At the Big Tent Ideas Festival “Resilience & Prosperity” session, speakers including chair Katherine Mulhern, CEO at Restitution, Dominic McVey, entrepreneur and business leader, Ibukun Adebayo, Co-head, Emerging Markets Strategy, London Stock Exchange Group, Veronica Bolton Smith, COO Invest Africa and Camille Wallen, Director of Strategy at HALO Trust, discussed how impact investment is one of the fastest growing sectors to support finance in the developing world. 

The session covered how economic pressures make impact invest more important than ever. Meanwhile, the UK’s international agenda and ambition in a post-Brexit world is linked to trade and prosperity. The panel discussed what role the private sector and impact investment have for an equitable and green development. 

Veronica Bolton-Smith COO at Invest Africa, said: “A third of the world’s population will soon reside in Africa – we need to ensure that these people have an education, have jobs, and the capacity for development. The rise of digitalisation in Africa has been a way to ensure that there have been good government practices such as through countering illicit goods. Also, with the rise of social media there are individuals and large swathes of society questioning governments – leaders now need to think harder about how long they stay in power and good governance is something they should be mindful of.”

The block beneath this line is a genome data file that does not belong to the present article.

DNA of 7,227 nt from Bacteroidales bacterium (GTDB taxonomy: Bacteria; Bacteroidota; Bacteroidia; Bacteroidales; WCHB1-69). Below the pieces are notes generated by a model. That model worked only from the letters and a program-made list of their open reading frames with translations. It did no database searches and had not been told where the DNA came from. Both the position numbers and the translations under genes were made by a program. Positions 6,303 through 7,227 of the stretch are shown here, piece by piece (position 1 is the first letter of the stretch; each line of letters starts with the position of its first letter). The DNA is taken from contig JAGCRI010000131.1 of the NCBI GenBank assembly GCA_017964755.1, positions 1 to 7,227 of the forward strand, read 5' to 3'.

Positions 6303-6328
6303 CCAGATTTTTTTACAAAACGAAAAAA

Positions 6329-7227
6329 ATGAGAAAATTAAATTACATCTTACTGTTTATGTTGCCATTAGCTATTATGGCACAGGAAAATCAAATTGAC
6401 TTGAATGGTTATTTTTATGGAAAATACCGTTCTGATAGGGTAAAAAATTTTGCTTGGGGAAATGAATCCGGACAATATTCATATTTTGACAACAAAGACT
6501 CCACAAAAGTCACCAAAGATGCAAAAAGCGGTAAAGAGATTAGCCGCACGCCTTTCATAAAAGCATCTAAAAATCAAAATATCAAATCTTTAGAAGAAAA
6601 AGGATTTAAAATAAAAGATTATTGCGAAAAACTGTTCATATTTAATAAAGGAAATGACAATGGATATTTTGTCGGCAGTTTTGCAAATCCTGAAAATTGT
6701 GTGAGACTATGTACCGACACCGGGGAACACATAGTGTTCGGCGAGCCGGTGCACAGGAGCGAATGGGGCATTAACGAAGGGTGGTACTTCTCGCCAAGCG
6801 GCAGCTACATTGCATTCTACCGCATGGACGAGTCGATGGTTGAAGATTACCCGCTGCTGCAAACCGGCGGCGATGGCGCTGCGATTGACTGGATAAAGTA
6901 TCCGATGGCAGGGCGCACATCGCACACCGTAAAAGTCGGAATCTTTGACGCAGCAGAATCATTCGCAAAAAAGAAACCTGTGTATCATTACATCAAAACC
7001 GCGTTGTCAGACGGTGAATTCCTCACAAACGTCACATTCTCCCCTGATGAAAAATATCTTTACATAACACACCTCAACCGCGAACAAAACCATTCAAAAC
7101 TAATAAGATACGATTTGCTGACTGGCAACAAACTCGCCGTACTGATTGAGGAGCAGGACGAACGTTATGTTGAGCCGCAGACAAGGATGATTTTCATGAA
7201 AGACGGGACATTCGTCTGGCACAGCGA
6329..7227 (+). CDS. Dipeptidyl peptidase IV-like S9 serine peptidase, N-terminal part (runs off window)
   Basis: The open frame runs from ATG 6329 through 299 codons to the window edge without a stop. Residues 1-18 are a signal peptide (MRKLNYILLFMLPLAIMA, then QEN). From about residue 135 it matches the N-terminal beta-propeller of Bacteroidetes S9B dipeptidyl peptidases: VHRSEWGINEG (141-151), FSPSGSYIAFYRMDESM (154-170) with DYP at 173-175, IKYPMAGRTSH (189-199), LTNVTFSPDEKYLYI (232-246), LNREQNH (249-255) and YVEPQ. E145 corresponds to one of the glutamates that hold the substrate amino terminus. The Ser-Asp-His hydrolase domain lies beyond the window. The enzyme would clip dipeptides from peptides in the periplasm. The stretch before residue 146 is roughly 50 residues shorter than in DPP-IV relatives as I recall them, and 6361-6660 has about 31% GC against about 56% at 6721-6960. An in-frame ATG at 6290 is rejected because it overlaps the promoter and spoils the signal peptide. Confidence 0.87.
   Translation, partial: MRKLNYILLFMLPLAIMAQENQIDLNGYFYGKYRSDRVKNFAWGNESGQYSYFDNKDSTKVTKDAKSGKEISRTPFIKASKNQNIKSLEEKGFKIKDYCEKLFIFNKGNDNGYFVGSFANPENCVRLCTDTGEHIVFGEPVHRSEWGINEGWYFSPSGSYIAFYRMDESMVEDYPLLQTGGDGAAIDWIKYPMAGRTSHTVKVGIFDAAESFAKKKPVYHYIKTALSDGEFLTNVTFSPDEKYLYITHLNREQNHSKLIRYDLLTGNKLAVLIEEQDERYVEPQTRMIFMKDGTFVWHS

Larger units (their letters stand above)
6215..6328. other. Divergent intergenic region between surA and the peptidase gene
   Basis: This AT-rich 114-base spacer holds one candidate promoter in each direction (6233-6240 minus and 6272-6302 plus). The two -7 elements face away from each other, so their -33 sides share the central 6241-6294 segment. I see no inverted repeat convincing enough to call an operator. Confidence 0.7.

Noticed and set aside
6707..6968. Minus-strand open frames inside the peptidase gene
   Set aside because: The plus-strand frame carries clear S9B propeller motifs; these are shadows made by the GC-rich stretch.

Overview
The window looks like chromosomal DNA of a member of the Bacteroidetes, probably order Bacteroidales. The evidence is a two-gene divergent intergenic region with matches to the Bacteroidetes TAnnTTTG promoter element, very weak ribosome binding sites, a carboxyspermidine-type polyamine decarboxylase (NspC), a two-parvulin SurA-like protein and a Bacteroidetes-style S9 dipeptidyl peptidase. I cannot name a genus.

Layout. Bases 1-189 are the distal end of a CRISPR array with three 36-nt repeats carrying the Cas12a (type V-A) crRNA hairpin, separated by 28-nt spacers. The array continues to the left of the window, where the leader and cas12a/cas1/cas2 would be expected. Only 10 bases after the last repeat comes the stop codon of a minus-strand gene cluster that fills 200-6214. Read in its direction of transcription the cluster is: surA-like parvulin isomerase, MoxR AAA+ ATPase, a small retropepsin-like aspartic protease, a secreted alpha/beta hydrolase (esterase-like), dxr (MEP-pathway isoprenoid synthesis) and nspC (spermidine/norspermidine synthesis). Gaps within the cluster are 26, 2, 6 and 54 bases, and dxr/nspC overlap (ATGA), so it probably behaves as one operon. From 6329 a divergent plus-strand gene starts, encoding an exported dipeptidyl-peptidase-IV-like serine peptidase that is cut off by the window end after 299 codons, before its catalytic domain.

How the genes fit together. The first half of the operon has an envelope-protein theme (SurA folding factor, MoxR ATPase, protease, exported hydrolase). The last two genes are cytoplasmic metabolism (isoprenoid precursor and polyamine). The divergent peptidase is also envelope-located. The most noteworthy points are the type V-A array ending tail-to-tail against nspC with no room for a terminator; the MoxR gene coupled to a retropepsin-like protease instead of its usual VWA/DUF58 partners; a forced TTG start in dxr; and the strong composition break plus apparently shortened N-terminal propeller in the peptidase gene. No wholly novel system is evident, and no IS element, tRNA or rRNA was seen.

Camille Wallen, Director of Strategy at HALO Trust, said: “In our sector, 70 percent of our current funding comes from the same five government donors alone and we can’t keep going back to them for more – it simply isn’t going to happen. Looking at Angola, for example, impact investments we see as one of the crucial solutions to removing landmines in the country.”

Dominic McVey said: “The British government has done a very good job in talking up trade agreements after Brexit, but so far we have only seen one. We are making demands on the world stage, but the money isn’t necessarily flowing where the rhetoric is. Let’s not forget Africa is full of opportunity – it’s easier to do business in Kenya than it is Belgium or Luxembourg. What can the UK government do – actually quite a lot, but it will be businesses that lead the way because they move with speed. The government can offer tax advantages for companies that do good in Africa, but it is still subsidising industries that do damage.” 


A full replay of the session can be found on the Big Tent Youtube channel

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